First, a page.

The line at the bottom of the pool is always straight, but it has taken Lukas Ming Menkhoff ’21 on a winding path around the world.

The 6-foot-4 swimmer from Singapore has competed in Beijing, Berlin, Stockholm, Dubai and Moscow on his dripping-wet international tour.

Indianapolis might not have the same ring, but the first-year swimmer made Pomona-Pitzer history there Friday, becoming the first men’s swimmer in Sagehen history to win an individual NCAA title when he claimed the 100-yard breaststroke at the NCAA Division III Swimming and Diving Championships.

The Pomona-Pitzer men’s team finished eighth overall and the women were ninth, marking the first time both teams have finished in the top 10 in the same season. (See for details.)

 “It’s a deep honor. I couldn’t have done it without the support of my teammates and coach,” Menkhoff said after earning first-team All-American honors with his victory and setting a Pomona-Pitzer record with his time of 53.39 seconds. “Strangely I wasn’t nervous at all for this race. I was determined to start the race well, kick the wall and stick with my plan. I was able to execute what I visualized.”

Menkhoff also combined with Mark Hallman ’18, Samuel To ’18 and Ryan Drover ’19 to take third in the 400 freestyle relay in 2:59.08, a Pomona-Pitzer record, and Menkhoff finished ninth in the 100 freestyle in 44.22.

Early International Experience

Menkhoff hardly could have taken a more circuitous route to Pomona College. Already 22 years old as a first-year student, he completed Singapore’s mandatory military service before beginning his college career. He also spent a year focused almost entirely on training with the national team between high school and the military.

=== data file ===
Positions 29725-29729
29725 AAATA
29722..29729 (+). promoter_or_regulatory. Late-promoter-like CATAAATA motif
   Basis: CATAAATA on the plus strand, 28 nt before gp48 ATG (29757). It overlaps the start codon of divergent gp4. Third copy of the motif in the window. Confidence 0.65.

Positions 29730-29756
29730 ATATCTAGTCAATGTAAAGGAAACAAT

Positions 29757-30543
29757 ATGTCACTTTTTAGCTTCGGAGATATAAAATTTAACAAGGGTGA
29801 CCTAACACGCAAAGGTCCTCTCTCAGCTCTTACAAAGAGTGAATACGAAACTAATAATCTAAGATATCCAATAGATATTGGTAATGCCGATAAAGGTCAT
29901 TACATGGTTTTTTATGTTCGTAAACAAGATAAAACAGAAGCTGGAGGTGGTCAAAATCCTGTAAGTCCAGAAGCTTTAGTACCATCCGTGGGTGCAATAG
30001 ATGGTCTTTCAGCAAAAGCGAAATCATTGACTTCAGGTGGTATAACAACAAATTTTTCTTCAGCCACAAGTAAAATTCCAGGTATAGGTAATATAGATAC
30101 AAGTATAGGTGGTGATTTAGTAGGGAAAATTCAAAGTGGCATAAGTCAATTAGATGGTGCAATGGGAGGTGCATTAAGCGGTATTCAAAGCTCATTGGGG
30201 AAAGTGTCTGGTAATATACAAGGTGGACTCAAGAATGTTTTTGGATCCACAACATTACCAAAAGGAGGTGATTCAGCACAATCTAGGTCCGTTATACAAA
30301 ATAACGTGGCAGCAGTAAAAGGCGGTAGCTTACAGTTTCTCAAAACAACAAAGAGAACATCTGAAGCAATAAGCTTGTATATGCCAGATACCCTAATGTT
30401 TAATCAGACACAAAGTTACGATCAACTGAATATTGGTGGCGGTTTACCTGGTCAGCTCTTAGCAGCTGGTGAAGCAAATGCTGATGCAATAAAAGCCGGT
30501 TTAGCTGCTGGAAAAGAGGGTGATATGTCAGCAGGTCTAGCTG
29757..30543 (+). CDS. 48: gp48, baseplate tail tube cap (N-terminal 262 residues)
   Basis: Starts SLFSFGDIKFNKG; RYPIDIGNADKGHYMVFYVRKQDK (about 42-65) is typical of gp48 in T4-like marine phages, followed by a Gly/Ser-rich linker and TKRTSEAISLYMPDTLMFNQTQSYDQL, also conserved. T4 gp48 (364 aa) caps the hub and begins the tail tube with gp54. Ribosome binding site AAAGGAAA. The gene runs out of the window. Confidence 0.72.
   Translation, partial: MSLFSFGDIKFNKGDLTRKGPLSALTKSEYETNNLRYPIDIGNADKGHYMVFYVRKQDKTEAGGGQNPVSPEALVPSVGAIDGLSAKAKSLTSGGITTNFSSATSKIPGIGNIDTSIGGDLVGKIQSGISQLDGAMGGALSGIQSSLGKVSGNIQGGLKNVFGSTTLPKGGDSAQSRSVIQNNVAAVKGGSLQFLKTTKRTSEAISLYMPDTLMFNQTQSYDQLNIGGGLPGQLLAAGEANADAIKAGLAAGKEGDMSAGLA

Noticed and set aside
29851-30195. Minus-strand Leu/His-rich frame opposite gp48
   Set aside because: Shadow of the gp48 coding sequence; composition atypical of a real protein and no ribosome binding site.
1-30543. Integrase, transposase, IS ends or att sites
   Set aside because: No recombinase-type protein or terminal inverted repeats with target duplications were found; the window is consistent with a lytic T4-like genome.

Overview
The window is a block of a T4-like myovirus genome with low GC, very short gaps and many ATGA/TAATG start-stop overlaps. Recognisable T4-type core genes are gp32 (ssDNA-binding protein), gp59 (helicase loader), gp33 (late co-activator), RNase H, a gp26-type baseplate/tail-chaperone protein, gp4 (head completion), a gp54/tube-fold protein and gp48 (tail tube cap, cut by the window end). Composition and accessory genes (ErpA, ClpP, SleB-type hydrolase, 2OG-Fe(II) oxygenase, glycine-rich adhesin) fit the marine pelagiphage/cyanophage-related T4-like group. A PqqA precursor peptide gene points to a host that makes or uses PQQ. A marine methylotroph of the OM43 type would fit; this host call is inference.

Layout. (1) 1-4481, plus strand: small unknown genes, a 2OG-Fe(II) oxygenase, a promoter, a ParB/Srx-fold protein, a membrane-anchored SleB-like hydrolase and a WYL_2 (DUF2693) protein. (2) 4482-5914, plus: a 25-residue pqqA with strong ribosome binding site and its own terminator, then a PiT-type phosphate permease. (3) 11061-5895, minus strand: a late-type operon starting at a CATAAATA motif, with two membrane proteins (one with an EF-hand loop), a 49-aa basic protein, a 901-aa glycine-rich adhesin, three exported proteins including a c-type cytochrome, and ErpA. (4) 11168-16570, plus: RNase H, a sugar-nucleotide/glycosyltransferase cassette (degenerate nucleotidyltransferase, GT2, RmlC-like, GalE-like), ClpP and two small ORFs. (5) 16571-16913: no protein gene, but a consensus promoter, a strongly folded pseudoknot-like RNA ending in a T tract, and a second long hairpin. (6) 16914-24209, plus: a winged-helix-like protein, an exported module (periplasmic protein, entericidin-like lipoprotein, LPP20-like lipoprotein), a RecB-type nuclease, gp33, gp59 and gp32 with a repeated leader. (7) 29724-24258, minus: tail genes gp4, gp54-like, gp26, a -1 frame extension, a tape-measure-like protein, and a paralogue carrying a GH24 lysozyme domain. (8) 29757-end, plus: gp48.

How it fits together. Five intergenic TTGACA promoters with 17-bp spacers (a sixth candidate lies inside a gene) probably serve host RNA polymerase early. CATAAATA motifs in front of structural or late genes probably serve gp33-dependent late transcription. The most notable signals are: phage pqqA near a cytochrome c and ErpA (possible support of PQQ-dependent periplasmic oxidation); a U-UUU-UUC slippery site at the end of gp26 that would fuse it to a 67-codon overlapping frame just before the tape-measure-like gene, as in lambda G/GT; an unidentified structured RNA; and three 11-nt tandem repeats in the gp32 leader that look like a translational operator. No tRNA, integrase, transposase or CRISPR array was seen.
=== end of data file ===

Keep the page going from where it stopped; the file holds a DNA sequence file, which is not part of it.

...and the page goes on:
His arrival at Pomona-Pitzer added a new level of international experience to the program this season. After making Singapore’s national team at 14, he had the opportunity at a young age to mingle with some of swimming’s stars, chatting with Michael Phelps on the pool deck and racing against Ian Thorpe, another Olympic great.

Singapore’s small population gave Menkhoff opportunities he wouldn’t have had as an American. He has swum in 14 FINA Swimming World Cups and almost made the prestigious Commonwealth Games team.

“For me, it was a true privilege to be able to represent Singapore and swim on the world stage with Olympians and world-record holders, train alongside and converse with them, learn from them and even dine with them,” says Menkhoff, whose races for the national team as a teenager were sometimes televised.

Singapore’s most famous swimmer might be two-time Olympian Joseph Schooling, now a University of Texas swimmer best-known for winning the gold medal in the 100-meter butterfly in the 2016 Games in Rio de Janeiro, defeating Phelps and putting Singapore swimming on the world stage.

An Encounter with Phelps

Menkhoff has had his Phelps moments too, training at the North Baltimore Aquatic Club, Phelps’ home club, for several weeks one summer as a teenager.